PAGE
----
“It is better to go to the house of mourning,
than to go to the house of feasting:
for that is the end of all men;
and the living will lay it to his heart.”
(Ecclesiastes 7:2)

The world loves to go to the house of feasting. They like to participate in parties, banquets and buffets where there is much merry-making and laughter. On the other hand, the house of mourning fills man with much grief and sorrow. Thus, many would rather be found feasting than participating in a vigil service or funeral, for the former is a supposed picture of happiness, whereas the latter a picture of sadness and pain.

Yet King Solomon, the wisest man on the earth during his time, goes against the thinking of the world, and tells us that it is better to go to the house of mourning than to the house of the feasting. Why is this so?

The house of feasting often presents a false picture of the life of man. It is as if man’s life will never come to an end. However, the Scriptures teaches us that because all men are sinners, they have to die as they have fallen short of the glory of God (Rom. 3:23). Men who die in their sins will find themselves in the eternal judgement of hell and the lake of fire. The house of mourning jolts us back to reality, and reminds us of the transient nature of life, and the consequences of sin. How often we forget! It also poses the question to the living – are you ready to die? If you die, where will you be? Will you be in hell? Or will you be in heaven?

Nevertheless, the vigil service and funeral of a saint is also a time of great comfort and rejoicing for believers, for it reminds us that Christ has already wrought victory over corruption, sin and death. Death to a saint is but a sleep. His soul is absent from the body, but present with the Lord, awaiting the day when Christ will return, and the dead in Christ shall rise with their glorified bodies. O what a wonderful day that will be! We await the day where we will meet the departed saint together with our Lord!

Consider 1 Thessalonians 4:13-18 – “But I would not have you to be ignorant, brethren, concerning them which are asleep, that ye sorrow not, even as others which have no hope. 14 For if we believe that Jesus died and rose again, even so them also which sleep in Jesus will God bring with him. 15 For this we say unto you by the word of the Lord, that we which are alive and remain unto the coming of the Lord shall not prevent them which are asleep. 16 For the Lord himself shall descend from heaven with a shout, with the voice of the archangel, and with the trump of God: and the dead in Christ shall rise first: 17 Then we which are alive and remain shall be caught up together with them in the clouds, to meet the Lord in the air: and so shall we ever be with the Lord. 18 Wherefore comfort one another with these words.”

Lastly, the house of mourning is also a time for the preaching of the gospel of Christ, for the body of the departed is a reminder of man’s need for Jesus Christ to save them from their sins. That is why it is the conviction of this preacher that the gospel has to be presented at every vigil service. The dead has now departed. It is the living whom the preacher is ministering to. Every one of us needs the gospel of the Lord Jesus Christ. The gospel comforts those who have believed in Christ. It also has the power to save those who have not trusted in Christ. May the gospel message ring out loud and clear in every vigil service and funeral, and bring many to find wonderful deliverance in Christ!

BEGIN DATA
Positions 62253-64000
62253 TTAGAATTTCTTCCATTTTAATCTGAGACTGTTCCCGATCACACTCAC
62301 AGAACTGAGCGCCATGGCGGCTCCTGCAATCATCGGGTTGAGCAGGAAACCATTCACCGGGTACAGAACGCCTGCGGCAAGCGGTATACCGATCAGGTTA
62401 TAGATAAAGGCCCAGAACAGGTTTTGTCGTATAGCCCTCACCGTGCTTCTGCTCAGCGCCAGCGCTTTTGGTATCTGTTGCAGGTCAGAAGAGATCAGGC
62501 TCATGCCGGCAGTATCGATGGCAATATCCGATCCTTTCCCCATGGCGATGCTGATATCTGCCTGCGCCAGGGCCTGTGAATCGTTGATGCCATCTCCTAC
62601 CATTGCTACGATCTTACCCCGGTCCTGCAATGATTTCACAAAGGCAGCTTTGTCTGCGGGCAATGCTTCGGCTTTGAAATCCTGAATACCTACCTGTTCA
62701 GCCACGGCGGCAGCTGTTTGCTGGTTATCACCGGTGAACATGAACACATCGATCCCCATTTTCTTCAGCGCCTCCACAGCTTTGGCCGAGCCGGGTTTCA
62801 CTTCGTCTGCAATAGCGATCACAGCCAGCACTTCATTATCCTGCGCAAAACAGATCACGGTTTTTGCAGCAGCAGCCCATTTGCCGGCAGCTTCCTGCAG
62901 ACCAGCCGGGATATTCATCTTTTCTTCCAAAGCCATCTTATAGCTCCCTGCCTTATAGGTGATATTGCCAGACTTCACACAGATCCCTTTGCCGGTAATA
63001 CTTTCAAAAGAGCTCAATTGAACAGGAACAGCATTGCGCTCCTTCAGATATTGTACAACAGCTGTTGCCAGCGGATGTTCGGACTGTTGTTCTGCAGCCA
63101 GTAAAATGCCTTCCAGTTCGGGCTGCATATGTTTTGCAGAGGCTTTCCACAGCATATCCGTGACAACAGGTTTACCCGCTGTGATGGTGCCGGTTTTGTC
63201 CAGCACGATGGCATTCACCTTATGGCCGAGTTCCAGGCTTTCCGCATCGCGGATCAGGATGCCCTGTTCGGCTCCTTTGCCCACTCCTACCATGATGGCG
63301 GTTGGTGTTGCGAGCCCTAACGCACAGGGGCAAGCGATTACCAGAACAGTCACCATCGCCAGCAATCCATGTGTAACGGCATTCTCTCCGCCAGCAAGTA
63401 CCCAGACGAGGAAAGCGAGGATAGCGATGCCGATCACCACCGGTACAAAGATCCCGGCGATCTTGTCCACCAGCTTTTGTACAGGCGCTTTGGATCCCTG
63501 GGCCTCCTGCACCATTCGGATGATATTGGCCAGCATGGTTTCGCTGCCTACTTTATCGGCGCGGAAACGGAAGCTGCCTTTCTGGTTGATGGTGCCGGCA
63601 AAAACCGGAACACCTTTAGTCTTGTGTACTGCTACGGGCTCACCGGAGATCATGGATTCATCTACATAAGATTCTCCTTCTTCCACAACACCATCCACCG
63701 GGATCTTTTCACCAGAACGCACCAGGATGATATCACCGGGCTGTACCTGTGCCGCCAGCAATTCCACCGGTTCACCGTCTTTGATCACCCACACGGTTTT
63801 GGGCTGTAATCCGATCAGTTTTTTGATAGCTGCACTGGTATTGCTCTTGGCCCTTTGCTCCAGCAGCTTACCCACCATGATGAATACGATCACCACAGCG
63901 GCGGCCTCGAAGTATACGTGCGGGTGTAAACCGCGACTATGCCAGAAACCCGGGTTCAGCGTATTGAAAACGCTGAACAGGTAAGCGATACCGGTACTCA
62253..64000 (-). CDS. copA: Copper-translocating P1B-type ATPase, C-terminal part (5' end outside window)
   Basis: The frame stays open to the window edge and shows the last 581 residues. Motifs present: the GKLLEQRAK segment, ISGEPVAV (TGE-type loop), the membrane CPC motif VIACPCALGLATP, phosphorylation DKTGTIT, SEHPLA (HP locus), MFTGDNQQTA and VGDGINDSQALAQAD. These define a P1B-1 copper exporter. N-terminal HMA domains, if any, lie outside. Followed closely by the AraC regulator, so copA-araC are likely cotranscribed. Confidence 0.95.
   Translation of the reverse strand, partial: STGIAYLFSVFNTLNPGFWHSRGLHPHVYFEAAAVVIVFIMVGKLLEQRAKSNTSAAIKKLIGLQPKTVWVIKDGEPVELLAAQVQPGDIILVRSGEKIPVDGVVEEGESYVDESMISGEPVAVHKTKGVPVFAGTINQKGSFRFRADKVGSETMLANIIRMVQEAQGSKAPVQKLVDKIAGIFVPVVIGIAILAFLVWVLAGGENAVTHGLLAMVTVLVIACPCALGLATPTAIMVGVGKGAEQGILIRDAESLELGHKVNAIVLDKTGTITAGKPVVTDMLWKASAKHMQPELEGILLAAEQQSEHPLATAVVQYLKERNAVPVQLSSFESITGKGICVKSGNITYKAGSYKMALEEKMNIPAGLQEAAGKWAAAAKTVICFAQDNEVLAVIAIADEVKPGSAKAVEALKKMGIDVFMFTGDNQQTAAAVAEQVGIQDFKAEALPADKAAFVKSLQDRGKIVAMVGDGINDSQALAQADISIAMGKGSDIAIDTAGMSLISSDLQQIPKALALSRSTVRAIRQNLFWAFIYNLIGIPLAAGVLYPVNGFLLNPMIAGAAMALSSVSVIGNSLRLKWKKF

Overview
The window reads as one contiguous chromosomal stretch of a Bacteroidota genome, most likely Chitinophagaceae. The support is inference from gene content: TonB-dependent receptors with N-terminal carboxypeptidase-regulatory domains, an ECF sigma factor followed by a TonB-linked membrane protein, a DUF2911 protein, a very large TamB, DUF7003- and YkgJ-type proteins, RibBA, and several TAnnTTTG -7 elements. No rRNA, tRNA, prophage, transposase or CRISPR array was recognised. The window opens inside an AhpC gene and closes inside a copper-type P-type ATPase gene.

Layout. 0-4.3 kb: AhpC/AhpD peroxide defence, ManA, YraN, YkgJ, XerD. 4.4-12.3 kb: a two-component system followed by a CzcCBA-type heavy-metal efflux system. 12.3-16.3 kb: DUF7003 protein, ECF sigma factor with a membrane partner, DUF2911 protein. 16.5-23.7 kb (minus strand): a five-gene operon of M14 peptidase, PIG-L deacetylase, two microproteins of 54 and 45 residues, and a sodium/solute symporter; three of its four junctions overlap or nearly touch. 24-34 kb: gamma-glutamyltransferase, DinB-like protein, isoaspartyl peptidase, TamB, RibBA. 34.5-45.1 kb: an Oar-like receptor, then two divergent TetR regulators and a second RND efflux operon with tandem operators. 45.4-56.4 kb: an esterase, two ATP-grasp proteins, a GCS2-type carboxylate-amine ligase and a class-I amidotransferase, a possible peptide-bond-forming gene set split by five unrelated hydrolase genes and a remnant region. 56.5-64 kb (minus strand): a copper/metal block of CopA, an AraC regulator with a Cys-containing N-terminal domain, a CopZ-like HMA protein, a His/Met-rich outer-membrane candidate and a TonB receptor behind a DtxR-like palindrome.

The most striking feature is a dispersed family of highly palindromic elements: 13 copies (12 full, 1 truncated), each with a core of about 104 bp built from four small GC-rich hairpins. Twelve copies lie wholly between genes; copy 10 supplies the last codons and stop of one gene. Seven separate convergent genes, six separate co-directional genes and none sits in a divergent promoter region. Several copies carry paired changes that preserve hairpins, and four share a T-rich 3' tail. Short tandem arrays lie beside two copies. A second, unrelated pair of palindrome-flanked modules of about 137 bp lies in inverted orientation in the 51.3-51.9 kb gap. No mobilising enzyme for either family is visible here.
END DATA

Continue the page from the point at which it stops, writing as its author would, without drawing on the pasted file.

It is with this in mind that this preacher count it a great privilege to minister at the vigil and burial services of Mr Ho Wing Him, the father of Elder Douglas Ho. He is also heartened to see the love of the brethren who have turned up to comfort the bereaved. Let us always remember the exhortation from God’s Word that it is better to go to the house of the mourning than to the house of feasting. Amen.

Lovingly in Christ,
Preacher Clement Chew


Rev. Timothy Tow on Ecclesiastes 7:2, 4 (Taken from Lessons from the University of Life)
“It is better to go to the house of mourning, than to go to the house of feasting: for that is the end of all men; and the living will lay it to his heart … The heart of the wise is in the house of mourning; but the heart of fools is in the house of mirth” (verses 2,4). Why is the day of death better than the day of one’s birth? Because death is the conclusion of a life of struggles, but birth is the beginning—in a sinful world of vexation and vanity. So it is better to attend a funeral than to go to a feast, for it is the conclusion of life and those who attend funerals will be sobered down to the reality of life.

“It is appointed unto men once to die, but after this the judgment” (Hebrews 9:27). Death confronts us whether we are prepared to meet it. Where will you end up, in heaven or in hell?

A little girl of four we know was confronted by death in the form of a coffin brought to Church for the memorial service. She told her father she was scared of death. The father showed the little daughter the way of escape by turning to the Lord Jesus Christ—the Son of God who died on the cross to take away all her sins. She readily received the Lord into her heart. She now turns to Jesus whenever the thought of death scares her.

While it is legitimate to attend both funerals and wedding parties, it will do us more good to go to funerals. Considering how apt we are to be vain and secure at a wedding party, it is preferable to go to the house of mourning to learn from the dead. Jesus went to a wedding feast once but three times to the funeral. At the wedding feast our Lord joined them in earthly happiness, at the funerals He raised the dead to life and further He gave everlasting life to those who trusted in Him.